There I stood, staring at a credit card machine newly sprouted on the sidewalk near my favorite parking spot across the street from the Star-Telegram building. The familiar one-hour parking meter was gone. I read and reread the directions on the new machine.
Confusing. It felt like the first time I tried to use Facebook. I put coins in (still allowed), and the machine’s digital face gave permission to park for more than the usual hour. Then a receipt popped out.
The print on the receipt stated, “Use sticker on back to attach to windshield.” But the directions on the machine stated that it should be stuck on the curbside window. Which is it? Front window or side?
No matter. The adhesive on the back meant that either way, if I stuck it on the inside glass, the printed side of the receipt would have faced inside the car, not outside as intended. Would the parking police see my expired time and fine me? So I left it on the dashboard instead.
Remember when parking in Fort Worth was simple? You put coins in an all-day meter and parked to your heart’s content. Then the city raised its prices and changed to one-hour, two-hour, four-hour or eight-hour meters.
Even paying tickets isn’t all that easy. Reader Rick Cluck tells me that he tried to pay a Fort Worth parking ticket by phone recently but didn’t feel comfortable when the person who answered asked for his credit card number without offering any other information.
“The first person hung up on me after I asked them to identify themselves,” he says. He called back. “The second person could not go further when I asked, ‘Could we at least reference a ticket number?’ She said she needed a credit card number before she could proceed. And the third person was the same.”
Cluck continued, “No one would identify themselves as an agent or representative to collect for a ticket. Needless to say, asking for a credit card number without providing you any type of additional information reeks of credit card theft. I eventually had enough and just mailed a check.
“Watchdog, I invite you to call the number listed on the ticket pretending to have a ticket and see the results.”
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So I did. I called the number on his ticket bill. It rang into a Western Union call center. My customer service representative said his name was Milo.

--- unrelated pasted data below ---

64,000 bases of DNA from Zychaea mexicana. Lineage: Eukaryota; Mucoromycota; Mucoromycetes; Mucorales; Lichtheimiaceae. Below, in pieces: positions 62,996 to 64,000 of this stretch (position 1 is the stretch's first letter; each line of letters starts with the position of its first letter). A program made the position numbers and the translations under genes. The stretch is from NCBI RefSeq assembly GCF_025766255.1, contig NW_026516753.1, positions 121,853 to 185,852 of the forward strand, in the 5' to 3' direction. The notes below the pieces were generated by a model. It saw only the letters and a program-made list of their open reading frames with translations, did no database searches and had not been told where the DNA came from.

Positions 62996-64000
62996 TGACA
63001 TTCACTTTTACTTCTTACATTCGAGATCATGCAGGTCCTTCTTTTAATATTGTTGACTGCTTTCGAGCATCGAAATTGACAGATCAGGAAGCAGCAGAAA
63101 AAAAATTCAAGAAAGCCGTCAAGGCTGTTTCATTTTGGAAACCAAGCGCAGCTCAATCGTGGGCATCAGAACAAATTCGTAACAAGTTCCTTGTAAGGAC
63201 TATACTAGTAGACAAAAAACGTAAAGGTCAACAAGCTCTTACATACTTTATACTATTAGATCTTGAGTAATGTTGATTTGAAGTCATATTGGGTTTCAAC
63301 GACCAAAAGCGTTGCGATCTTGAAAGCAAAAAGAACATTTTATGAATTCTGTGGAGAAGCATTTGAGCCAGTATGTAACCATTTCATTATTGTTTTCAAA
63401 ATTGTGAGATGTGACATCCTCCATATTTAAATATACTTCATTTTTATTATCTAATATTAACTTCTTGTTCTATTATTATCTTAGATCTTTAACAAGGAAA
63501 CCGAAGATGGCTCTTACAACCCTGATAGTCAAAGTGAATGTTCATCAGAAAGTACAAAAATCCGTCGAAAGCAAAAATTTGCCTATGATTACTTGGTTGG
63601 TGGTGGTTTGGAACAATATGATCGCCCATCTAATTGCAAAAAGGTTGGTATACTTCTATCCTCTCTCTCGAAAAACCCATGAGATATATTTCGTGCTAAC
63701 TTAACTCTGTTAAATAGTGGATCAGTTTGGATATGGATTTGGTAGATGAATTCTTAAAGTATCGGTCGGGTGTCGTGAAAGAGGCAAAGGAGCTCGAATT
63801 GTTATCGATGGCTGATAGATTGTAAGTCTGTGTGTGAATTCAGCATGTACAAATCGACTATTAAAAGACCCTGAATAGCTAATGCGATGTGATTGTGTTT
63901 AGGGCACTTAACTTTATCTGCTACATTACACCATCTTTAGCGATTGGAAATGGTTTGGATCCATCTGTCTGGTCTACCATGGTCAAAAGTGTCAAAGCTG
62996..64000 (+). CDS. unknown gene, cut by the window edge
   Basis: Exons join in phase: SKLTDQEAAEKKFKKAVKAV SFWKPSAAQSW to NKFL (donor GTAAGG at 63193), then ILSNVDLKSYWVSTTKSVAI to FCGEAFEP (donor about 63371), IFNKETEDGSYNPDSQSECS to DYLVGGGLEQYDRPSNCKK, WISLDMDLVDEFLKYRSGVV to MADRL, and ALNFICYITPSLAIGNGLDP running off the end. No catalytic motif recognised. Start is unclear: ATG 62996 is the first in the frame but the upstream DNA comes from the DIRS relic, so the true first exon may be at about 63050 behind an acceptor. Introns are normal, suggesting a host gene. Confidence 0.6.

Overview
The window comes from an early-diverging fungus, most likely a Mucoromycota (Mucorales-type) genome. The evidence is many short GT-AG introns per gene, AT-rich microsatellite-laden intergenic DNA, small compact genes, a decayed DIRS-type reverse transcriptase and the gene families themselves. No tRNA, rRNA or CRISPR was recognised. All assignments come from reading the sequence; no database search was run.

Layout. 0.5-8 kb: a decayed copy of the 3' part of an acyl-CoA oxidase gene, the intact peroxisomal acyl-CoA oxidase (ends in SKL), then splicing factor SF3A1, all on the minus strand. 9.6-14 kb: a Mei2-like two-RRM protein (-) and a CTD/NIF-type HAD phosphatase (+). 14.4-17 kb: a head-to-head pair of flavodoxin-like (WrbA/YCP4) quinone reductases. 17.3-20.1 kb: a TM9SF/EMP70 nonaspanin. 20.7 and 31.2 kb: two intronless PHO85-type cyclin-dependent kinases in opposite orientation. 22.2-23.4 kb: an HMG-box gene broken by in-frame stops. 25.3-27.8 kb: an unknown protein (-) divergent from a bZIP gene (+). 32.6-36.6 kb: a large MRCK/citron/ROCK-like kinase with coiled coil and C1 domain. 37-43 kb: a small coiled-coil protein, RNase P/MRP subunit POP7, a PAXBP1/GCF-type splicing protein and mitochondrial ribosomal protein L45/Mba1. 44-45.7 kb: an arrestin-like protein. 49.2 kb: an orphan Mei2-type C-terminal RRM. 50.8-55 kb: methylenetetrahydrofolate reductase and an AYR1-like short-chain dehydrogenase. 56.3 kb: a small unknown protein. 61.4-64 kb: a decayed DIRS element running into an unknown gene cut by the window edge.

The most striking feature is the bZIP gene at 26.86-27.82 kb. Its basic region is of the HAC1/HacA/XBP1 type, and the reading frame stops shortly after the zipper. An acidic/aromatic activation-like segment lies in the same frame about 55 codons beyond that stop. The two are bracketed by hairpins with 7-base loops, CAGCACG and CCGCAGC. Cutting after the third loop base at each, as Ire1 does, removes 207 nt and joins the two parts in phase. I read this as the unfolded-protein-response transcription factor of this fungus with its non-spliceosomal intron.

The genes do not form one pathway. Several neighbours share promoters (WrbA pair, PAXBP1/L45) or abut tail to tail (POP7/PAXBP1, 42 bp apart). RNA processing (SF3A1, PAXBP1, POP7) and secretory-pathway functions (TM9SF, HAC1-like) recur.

“I’m curious, Milo. Where are you located?”
“Right now we’re located in Mexico,” he answered.
Wanting to sort out this brave new world of Fort Worth parking — credit card machines and foreign payment centers — I talked to Peter Elliott, the city parking manager, and other City Hall officials. I learned that Western Union has been collecting payments for Fort Worth ticket payers in Municipal Court since 2008. (Walk-in payments to city collection centers and mail-in payments are still allowed.)
But for Internet and telephone payments, Western Union collects a “convenience fee” on a sliding scale, ranging from $3.95 to $11.95 based on the amount of the payment and which payment option is used (online or telephone).
I told the city parking manager about my sticker confusion. Which window does it go on? He explained that it should go on the side window.
So, I asked, how come the receipt stated to put it on the windshield?
He explained that the vendor for the new machines, called Pay & Display, put the wrong receipt paper in. It’s supposed to go on the side window only.
So, I continued, how do you stick it on the inside window if the adhesive on the back of the receipt would make the sticker face inside the vehicle?
He told me that drivers should bend the receipt so that a small part of the adhesive side is folded over, and that part should touch the glass.
The remaining portion of the printed side of the receipt can then hang off the inside of the window and face outward. Confused yet?
“So why don’t you have a dotted line on the receipt that states ‘Fold here to hang’?”
“That’s something we could look into,” he said.
The more questions I asked, the more I learned.
For instance, the key part of the receipt is the printed expiration time. That’s what the ticket-writers will use as the basis for giving a parking ticket. But get this. Say a driver parks at one spot downtown and then comes back to the vehicle and sees there’s still time remaining on the meter, er, sticker. The driver can drive somewhere else where there’s a Pay & Display machine and park there without buying another sticker. It’s the time left on the sticker that matters, so the time itself is transferable to other spots.
By using coins in these machines, a driver can park for less than an hour. But with a credit card, the minimum time allowed is one hour for $1.25. And almost all Pay & Display machines are the equivalent of two-hour meters. Only a few are one-hour machines.
These machines take any kind of card with a Visa, Master Card or American Express logo, even a gift card.
The Pay & Display machines are situated downtown. There are 80 new machines. Meters remain in other parts of the city.
Yes, it seems complicated, and yes, mock me if you must, but I was confused. I’m sure I’m not the only one. If people get it wrong, they can look forward to talking to Milo in Mexico City.
Are you tired of fighting the bank, the credit card company, the electric company and the phone company? They can be worse than scammers the way they treat customers. A popular book, Dave Lieber’s Watchdog Nation: Bite Back When Businesses and Scammers Do You Wrong, shows you how to fight back — and win! The book is available at WatchdogNation.com as a hardcover, CD audio book, e-book and hey, what else do you need? The author worked as the award-winning Watchdog columnist for the Fort Worth Star-Telegram. Visit our store. Now revised and expanded, the book won two national book awards for social change. Twitter @DaveLieber